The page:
For the sake of argument, let’s say that maybe the behavior isn’t so bad, maybe this is what people expect or could use. In that case, what a terrible error message. I’m not familiar enough with the Associations internals to suggest where a better one could be injected, but something along the lines of

    Can’t modify a destroyed record

    would be miles better.

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  20. Read Link Later Works With New Twitter

    Version 1.1.0 of Read Link Later now works with New Twitter. Rejoice!

    Sorry for the delay. New Twitter came to me at a bad time, where I didn’t have the time to devote to updating Read Link Later. Fortunately, we’re in business now!

    The only issue is that the New Twitter uses their own API through JavaScript, so I don’t have a way of knowing when a tweet is loaded. To work around this, I look for new tweets to add the Read Later links to every 100 ms. If I could hack in a custom event, that would be something.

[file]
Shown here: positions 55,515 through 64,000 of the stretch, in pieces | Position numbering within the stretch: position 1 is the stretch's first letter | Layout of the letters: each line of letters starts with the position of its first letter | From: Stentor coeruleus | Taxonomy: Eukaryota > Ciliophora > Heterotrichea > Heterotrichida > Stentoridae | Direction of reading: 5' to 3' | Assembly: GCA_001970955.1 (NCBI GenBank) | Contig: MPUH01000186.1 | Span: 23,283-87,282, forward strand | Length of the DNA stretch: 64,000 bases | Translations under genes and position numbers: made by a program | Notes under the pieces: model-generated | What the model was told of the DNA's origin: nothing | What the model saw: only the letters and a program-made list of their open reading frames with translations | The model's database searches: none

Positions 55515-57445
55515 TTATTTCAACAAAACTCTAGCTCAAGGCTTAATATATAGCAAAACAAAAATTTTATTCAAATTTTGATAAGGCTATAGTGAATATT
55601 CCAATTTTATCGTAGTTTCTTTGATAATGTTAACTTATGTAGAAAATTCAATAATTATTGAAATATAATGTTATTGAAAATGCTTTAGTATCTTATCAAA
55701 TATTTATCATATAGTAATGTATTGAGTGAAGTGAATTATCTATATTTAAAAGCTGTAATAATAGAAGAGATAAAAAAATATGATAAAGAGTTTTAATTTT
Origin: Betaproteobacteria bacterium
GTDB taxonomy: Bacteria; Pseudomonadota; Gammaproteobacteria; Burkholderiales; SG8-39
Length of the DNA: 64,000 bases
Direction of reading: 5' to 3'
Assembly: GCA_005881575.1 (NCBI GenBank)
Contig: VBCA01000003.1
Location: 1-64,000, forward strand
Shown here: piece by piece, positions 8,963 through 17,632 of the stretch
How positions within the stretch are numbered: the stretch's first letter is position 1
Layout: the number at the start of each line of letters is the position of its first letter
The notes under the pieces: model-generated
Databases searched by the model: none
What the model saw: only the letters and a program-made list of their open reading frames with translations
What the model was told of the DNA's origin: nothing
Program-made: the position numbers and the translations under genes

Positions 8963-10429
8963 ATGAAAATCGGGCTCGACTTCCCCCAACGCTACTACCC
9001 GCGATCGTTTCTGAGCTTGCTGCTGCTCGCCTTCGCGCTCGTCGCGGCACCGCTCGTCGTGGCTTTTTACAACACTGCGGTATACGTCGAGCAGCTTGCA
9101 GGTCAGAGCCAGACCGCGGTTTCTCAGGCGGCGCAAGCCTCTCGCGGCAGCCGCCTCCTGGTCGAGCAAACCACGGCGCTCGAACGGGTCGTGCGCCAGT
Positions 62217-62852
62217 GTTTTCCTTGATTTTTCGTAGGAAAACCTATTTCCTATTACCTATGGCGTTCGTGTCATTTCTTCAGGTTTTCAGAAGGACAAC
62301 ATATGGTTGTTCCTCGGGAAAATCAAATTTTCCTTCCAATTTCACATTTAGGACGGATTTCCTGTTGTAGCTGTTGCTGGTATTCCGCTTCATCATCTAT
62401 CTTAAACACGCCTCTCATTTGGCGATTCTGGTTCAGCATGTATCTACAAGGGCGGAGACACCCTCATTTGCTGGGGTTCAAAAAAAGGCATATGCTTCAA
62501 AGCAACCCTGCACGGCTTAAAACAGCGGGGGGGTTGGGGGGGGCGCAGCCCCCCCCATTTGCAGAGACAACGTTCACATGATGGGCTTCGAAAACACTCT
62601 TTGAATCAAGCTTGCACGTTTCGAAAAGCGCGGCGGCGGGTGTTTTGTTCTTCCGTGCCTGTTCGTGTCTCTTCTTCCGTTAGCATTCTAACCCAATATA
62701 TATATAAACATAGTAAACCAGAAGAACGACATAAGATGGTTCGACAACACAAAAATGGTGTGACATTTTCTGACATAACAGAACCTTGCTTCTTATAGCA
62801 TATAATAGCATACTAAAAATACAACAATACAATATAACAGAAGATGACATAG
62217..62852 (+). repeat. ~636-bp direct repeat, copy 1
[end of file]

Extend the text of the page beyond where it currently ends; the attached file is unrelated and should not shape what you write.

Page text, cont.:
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  21. Complex Associations with factory_girl

    factory_girl is great for DRYing up test code and making tests isolated and maintainable. What it’s not so great at is any association more complicated than has_one/belongs_to. I found a nice trick on Stack Overflow for has_many associations.

    The Factory.after_ hooks appear to be the only way to do this successfully.

    It’s a shame, because it makes it really painful to use factories. What used to be a one-line call to create whatever you need becomes writing your own factories that call factory_girl factories.